You might believe that by avoiding stipulating who receives your assets when you die, you instead leave the decision to your heirs. This saves you from being blamed for favoring certain heirs over others. Unfortunately, the administration of the estates of those who die intestate (without a will) ie left to the state to manage. Thus, anyone who you might want to receive assets from your estate whose relationship to you is not addressed in the state's intestate succession laws would not be included amongst your heirs.
There is an old saying familiar to many in Seattle: "nothing lasts forever." While it may seem like a tired cliché to you, it is nevertheless true as it relates to a trust. As the grantor of a trust, not only do you have some say as to how and when the trust comes to an end, you also have a responsibility to determine what happens afterward.
Residents in Washington State who have established estate plans in place might feel that they have done their work in this area and no longer need to be concerned about this part of their lives. While certainly, it is better to have a plan than to not have one at all, every estate plan is in need of review on occasion. The start of a new calendar year can be a great time to do just this.
If you have a son or daughter in Washington State with special needs, you know that there can be many additional costs and logistics associated with caring for them than with a child who does not have such needs. While you no doubt put a lot of time and effort into caring for your child today, you should also put time and effort into providing for their care after you die. There are a variety of considerations you should factor in when choosing how to do this.
If you are like many people in Washington State who have created a will or a trust several years ago, you might have focused on traditional elements like who will inherit your home and who will be the executor of your estate or the trustee of your trust. Depending on how long ago you created your estate plan, you may not have given much, if any, thought to online logins and accounts. Now is the time to review and include these elements in your plan.
If you are one of the many people in Washington State who has not only created but regularly maintained and updated your estate plan, you should feel quite good about this. It can provide great peace of mind knowing that you have your affairs in order. However, have you also taken the time and made the effort to discuss your plan with your family members? If you have not done this, your estate and your family could be headed for trouble you would not want to imagine.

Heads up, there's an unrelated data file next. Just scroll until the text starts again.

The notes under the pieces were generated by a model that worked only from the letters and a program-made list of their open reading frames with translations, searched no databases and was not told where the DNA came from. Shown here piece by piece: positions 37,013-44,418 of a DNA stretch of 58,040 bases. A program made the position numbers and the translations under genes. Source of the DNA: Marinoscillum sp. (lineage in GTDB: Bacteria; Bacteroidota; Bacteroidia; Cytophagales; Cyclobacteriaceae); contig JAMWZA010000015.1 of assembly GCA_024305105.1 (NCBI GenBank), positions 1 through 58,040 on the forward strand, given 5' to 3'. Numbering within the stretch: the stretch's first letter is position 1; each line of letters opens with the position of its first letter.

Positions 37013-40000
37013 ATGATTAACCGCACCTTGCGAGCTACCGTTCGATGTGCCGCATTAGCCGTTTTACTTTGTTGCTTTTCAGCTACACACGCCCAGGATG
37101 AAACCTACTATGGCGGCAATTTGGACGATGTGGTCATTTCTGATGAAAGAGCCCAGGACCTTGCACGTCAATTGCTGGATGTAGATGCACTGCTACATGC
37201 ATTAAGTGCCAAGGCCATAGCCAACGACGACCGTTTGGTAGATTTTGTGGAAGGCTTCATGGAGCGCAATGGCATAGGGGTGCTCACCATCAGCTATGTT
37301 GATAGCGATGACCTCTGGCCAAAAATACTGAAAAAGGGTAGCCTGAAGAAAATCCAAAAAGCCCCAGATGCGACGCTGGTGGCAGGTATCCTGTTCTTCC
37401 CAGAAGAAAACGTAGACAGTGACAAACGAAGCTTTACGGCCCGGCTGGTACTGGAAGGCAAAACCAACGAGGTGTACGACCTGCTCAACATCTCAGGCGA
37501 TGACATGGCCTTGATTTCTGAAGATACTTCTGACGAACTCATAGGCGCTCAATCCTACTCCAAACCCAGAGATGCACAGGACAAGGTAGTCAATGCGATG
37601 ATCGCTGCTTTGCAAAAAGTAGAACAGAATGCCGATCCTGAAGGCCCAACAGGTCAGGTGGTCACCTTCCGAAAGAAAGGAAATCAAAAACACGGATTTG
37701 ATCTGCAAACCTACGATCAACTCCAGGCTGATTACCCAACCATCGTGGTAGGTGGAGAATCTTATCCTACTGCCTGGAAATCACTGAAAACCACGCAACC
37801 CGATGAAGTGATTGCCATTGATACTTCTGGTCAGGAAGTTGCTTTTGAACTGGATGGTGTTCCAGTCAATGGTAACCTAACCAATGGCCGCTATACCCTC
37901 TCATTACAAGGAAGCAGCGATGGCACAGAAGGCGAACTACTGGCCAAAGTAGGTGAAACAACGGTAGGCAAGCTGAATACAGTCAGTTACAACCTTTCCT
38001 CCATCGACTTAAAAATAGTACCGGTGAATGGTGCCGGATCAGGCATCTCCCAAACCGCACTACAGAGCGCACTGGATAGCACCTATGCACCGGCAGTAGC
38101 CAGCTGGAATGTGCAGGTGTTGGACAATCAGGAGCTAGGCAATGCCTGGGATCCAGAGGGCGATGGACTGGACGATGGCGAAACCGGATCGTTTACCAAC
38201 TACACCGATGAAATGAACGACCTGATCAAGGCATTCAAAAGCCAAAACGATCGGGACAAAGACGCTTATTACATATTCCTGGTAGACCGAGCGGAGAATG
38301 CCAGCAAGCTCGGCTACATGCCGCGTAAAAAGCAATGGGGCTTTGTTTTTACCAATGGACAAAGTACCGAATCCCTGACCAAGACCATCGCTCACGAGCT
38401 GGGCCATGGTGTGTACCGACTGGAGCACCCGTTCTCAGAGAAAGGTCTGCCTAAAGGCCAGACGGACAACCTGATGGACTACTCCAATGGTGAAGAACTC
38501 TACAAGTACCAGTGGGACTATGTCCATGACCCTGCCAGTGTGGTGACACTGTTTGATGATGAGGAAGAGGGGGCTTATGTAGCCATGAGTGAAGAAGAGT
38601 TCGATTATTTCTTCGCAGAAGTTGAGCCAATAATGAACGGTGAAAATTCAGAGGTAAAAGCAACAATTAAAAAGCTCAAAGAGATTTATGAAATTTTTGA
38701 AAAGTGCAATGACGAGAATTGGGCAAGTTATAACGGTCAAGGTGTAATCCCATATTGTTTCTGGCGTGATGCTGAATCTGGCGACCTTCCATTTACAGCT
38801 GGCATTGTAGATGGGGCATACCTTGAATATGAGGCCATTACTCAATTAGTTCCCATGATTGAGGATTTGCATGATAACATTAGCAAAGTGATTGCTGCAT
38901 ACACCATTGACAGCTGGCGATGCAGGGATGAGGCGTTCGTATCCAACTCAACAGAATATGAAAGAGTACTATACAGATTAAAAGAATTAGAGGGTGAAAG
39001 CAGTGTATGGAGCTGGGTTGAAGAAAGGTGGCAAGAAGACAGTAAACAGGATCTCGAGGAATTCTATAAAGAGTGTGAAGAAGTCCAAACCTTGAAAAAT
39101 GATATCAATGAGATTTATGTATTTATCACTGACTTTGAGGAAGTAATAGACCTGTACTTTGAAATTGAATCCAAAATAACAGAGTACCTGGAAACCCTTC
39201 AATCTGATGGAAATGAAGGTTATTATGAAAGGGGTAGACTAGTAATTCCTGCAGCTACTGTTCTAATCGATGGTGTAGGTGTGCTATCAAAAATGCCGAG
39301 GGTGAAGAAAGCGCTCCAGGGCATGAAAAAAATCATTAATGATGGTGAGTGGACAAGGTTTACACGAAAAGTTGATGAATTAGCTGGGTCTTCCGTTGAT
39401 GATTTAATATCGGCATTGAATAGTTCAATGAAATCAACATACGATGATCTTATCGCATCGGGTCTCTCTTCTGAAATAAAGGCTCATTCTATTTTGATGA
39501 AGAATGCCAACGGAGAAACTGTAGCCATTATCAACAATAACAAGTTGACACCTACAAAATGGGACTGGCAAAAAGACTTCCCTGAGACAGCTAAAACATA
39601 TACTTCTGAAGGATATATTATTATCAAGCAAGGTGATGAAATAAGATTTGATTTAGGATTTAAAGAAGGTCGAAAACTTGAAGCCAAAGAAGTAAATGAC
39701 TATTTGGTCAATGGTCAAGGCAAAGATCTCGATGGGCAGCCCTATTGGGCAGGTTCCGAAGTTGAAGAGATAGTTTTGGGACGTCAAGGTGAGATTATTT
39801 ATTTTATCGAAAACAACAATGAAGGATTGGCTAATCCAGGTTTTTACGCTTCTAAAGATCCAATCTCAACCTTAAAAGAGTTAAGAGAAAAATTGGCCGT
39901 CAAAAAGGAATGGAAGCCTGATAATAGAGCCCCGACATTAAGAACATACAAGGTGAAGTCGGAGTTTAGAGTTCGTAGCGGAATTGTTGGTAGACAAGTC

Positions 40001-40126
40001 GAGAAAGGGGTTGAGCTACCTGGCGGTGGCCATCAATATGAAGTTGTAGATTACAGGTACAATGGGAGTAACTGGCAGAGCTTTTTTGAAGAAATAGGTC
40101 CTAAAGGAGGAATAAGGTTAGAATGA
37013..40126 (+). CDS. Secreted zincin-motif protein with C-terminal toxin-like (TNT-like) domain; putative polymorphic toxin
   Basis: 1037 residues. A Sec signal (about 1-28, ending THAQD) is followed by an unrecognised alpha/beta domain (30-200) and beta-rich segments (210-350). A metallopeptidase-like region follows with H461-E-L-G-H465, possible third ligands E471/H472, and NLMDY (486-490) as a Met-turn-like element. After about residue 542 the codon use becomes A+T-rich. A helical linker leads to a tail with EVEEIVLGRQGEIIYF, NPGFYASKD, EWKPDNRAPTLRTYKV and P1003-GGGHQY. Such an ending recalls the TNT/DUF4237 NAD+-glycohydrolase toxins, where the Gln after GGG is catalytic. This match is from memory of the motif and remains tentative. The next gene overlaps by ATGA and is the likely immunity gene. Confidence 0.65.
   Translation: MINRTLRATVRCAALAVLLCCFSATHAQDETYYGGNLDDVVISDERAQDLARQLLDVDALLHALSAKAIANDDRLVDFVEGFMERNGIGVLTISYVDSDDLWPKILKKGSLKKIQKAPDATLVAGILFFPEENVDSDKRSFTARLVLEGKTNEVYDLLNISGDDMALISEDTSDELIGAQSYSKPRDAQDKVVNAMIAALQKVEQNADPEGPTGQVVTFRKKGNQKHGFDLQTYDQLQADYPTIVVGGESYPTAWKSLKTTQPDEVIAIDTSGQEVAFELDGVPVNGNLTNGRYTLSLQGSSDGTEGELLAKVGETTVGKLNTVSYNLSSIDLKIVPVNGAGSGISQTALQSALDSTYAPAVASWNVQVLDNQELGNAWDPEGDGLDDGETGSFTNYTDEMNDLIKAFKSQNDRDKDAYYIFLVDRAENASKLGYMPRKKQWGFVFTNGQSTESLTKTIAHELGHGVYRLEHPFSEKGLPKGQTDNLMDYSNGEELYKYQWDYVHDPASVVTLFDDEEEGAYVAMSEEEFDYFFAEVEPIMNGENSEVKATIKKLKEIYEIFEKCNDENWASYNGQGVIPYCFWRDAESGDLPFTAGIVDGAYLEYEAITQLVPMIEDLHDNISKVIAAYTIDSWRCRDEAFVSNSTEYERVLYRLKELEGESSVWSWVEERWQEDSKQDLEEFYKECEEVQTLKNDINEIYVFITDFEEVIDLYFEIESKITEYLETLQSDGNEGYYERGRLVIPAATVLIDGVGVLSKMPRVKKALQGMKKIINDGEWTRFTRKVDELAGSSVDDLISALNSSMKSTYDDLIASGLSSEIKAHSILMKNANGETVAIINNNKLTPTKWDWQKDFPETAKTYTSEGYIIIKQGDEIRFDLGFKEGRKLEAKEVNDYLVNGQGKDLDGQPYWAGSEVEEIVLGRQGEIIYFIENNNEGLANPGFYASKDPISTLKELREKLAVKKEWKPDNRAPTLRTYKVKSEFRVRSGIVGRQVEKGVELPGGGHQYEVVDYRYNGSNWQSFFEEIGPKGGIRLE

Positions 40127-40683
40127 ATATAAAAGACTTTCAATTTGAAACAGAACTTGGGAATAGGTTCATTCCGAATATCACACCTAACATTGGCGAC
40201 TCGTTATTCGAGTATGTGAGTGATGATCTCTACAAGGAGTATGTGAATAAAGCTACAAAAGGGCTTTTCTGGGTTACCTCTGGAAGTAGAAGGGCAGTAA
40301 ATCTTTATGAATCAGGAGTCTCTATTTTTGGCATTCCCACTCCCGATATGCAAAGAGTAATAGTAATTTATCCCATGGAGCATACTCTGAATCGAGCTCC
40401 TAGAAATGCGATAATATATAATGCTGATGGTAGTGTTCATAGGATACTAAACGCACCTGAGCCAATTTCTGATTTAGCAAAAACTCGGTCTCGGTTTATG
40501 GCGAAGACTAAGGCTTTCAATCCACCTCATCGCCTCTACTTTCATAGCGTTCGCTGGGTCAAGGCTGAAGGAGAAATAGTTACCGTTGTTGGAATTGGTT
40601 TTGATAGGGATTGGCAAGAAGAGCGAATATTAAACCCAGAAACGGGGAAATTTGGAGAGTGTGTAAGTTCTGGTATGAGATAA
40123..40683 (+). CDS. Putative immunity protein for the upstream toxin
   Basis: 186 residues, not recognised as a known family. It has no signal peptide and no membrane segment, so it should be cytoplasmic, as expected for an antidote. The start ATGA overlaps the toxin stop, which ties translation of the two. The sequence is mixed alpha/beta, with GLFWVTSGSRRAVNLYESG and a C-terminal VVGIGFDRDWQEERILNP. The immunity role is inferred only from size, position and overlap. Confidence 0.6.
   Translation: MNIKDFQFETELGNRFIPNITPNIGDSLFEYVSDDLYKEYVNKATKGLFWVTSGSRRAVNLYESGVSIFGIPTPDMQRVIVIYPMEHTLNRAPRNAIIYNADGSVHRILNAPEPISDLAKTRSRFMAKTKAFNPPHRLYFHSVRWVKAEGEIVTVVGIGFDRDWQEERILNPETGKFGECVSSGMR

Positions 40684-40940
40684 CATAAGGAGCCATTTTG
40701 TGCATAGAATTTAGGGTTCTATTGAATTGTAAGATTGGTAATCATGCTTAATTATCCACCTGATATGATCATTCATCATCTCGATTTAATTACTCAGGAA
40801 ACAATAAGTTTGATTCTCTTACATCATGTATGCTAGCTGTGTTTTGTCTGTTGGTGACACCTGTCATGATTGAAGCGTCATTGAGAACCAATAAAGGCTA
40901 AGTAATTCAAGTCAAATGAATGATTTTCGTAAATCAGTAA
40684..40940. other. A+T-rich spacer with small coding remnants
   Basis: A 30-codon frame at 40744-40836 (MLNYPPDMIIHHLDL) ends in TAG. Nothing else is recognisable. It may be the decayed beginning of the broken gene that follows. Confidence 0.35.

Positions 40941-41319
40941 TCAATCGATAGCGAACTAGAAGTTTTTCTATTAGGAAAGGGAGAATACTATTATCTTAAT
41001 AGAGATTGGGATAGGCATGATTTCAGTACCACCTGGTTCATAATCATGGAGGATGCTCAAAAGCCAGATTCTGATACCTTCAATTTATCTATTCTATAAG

When friends or loved ones pass away, they may leave a will designating where they would like their property to go after their death. Once someone passes, the property and assets amassed during their life is distributed to the beneficiaries named in the will. The estate administrator named in the will is appointed to ensure the estate is distributed according to the deceased’s wishes. In some cases, however, the deceased may not name an estate administrator or there may not be a will at all. At this point, the friends or family of the deceased may decide to put the estate through the probate process.
If you have an aging parent in Washington State, you may well have to be making plans to help ensure they are properly cared for. This care can include many things from activities of daily living to ensuring their affairs are in good order. Even a relatively healthy parent should have a solid estate plan in place and review it regularly. This can help you and other heirs when they do eventually die.
Losing a loved one is never easy. However, certain situations can make it even more emotionally difficult to deal with such a loss. Shocking changes to a last will or an estate plan are a perfect example of complicating factors that can make grief even harder to process.
One of the last things that a parent in Washington State wants to imagine is not being there to raise their children. While statistically, most parents will live to see their kids graduate high school and go into their adulthood, there are plenty of situations in which this does not happen. Whether due to an accident or an illness, some of the time parents will die while their children are still young. If both parents die prematurely, it is then important that they had previously outlined who would raise their children on their behalf.